If anyone offers a “false prospectus” here, it is the Guardian. It states that “the poor and the ordinary, rather than the rich, have had to bear the weight of recovery from the financial crisis.” Only the mainstream press can argue so casually that the suffering of the poor has secured economic health, rather than the opposite. The union was good for Britons? A woefully incomplete balance sheet for a former world power, engaged in ongoing economic and military vandalism abroad, and complicit in around ten million deaths in the latter half of the twentieth century. How, moreover, does the paper weigh the toll on British citizens of the First World War? The relentless background rate of poverty-related illness and death? The threat of nuclear catastrophe? The constitutional relics of feudalism and their stranglehold on British democracy? And “good” compared to what? What fictive, 300-year-old disunited kingdom is the Guardian imagining?

Globalisation is not the only tool of corporate power. In Britain’s case, the principal tool has been precisely its archaic, autocratic and unaccountable central institutions, insulating the organised business lobby from the popular will, and allowing an aggressive rollback of social-democratic gains unparalleled across the developed world. As Senior Economist at the New Economics Foundation James Meadway puts it:

it was the specific features of the British state – its archaic centralism and the immense capacity to act without typical restraint that has given the neoliberal assault here its unusually virulent character. Britain has moved, on Thomas Piketty’s figures, from being close to the most equal society in Western Europe in the 1970s, to the most unequal today.”

Scotland may not possess “radically” more social-democratic attitudes than the UK, but that is not the point. No “radically” social-democratic climate of opinion was required to prevent Thatcherism and Blairism, neither of which enjoyed a popular mandate: a democratic electoral system would have sufficed – and Scotland already has such a system. Britain’s autocratic electoral system, monarchical executive, non-existent separation of powers, unwritten constitution and unelected upper chamber are a locked cell with no exit. If Scotland opts to smash its way out, so much the better. Designing a constitution from scratch offers still more opportunities: to reform lobbying, party funding, media control. The SNP already propose provisions to tackle climate change, protect the environment, enshrine universal human rights, respect international law and ditch Trident.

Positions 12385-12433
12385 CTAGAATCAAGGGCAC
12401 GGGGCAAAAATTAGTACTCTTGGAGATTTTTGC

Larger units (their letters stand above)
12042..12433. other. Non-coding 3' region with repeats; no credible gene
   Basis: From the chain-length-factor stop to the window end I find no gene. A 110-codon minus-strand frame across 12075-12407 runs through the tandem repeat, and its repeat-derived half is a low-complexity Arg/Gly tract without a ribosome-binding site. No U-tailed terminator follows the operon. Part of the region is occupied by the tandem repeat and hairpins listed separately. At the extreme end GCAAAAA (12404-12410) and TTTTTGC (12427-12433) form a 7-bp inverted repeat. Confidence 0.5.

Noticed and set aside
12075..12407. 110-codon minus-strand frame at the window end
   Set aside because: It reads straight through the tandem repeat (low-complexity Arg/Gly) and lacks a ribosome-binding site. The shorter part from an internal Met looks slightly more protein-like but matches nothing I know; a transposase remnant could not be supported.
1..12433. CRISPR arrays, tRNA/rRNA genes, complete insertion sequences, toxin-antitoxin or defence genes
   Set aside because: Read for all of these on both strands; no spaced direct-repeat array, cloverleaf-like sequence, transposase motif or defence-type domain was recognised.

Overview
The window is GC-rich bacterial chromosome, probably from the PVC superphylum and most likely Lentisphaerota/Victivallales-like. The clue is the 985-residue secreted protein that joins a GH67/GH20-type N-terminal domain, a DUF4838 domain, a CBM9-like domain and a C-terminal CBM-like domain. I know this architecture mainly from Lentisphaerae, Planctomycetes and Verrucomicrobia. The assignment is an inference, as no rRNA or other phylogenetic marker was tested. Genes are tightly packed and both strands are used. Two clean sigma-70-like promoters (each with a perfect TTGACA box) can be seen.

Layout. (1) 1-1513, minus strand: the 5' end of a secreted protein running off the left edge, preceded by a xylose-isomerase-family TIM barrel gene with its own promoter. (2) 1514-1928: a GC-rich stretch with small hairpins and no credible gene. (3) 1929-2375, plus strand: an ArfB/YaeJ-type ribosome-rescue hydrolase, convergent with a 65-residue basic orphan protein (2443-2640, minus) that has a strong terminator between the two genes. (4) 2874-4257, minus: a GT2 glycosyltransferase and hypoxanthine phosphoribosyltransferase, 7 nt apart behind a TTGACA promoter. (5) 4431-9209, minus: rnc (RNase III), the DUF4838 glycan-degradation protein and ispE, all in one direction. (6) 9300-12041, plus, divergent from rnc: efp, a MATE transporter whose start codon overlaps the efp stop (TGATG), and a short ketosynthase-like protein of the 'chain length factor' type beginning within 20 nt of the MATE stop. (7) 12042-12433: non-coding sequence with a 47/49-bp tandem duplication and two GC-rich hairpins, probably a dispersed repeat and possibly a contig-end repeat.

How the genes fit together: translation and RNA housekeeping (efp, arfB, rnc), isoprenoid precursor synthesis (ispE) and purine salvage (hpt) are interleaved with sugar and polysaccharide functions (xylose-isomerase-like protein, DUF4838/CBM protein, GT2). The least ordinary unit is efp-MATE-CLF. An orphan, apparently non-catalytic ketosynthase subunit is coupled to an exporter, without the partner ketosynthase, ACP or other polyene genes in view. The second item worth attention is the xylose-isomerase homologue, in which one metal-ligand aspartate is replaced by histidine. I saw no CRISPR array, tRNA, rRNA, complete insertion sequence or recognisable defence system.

When all else fails, Project Fear blame nationalism. Scottish nationalism, that is – British nationalism so obviously right, natural and proper it goes unnoticed everywhere except in its most extreme, far-right exponents. We never hear Alex Salmond express pride in Scotland’s colonial role in Africa, declaim “Scottish jobs for Scottish workers”, announce that it is Scotland’s history and destiny to lead other nations, or declare “Scottish values” and respect for Scottish ruling institutions mandatory elements of the curriculum; yet it is only Scottish nationalism we hear denounced for its prejudice and intolerance.

“Nationalism is not the answer to social injustice”, the Guardian insists. So why preserve Great Britain? Indeed this ridiculous adherence to British nationalist precepts under the cover of internationalism and universalism – including from the liberal-left – has been one of the most farcical elements of the debate. Will Hutton provides the most hysterical example:

“If Britain can’t find a way of sticking together, it is the death of the liberal enlightenment before the atavistic forces of nationalism and ethnicity – a dark omen for the 21st century. Britain will cease as an idea. We will all be diminished.”

Note what a fantastic non sequitur this achieves. Britain, despite its far more vicious and toxic brand of nationalism, becomes synonymous with “the liberal enlightenment”. Scottish nationalism, though far less toxic, becomes synonymous with “the atavistic forces of nationalism and ethnicity”. “Britain will cease as an idea”, even if in reality it will cease only as a nation-state – and this is supposed to bother us, even as we abhor nationalism’s threat to civilised values. One of the reforms Hutton proposes is telling: “The House of Lords would become the House of Britain.” Not the House of Democracy; not the House of the People: The House of Britain. There speaks a thoroughgoing British nationalist.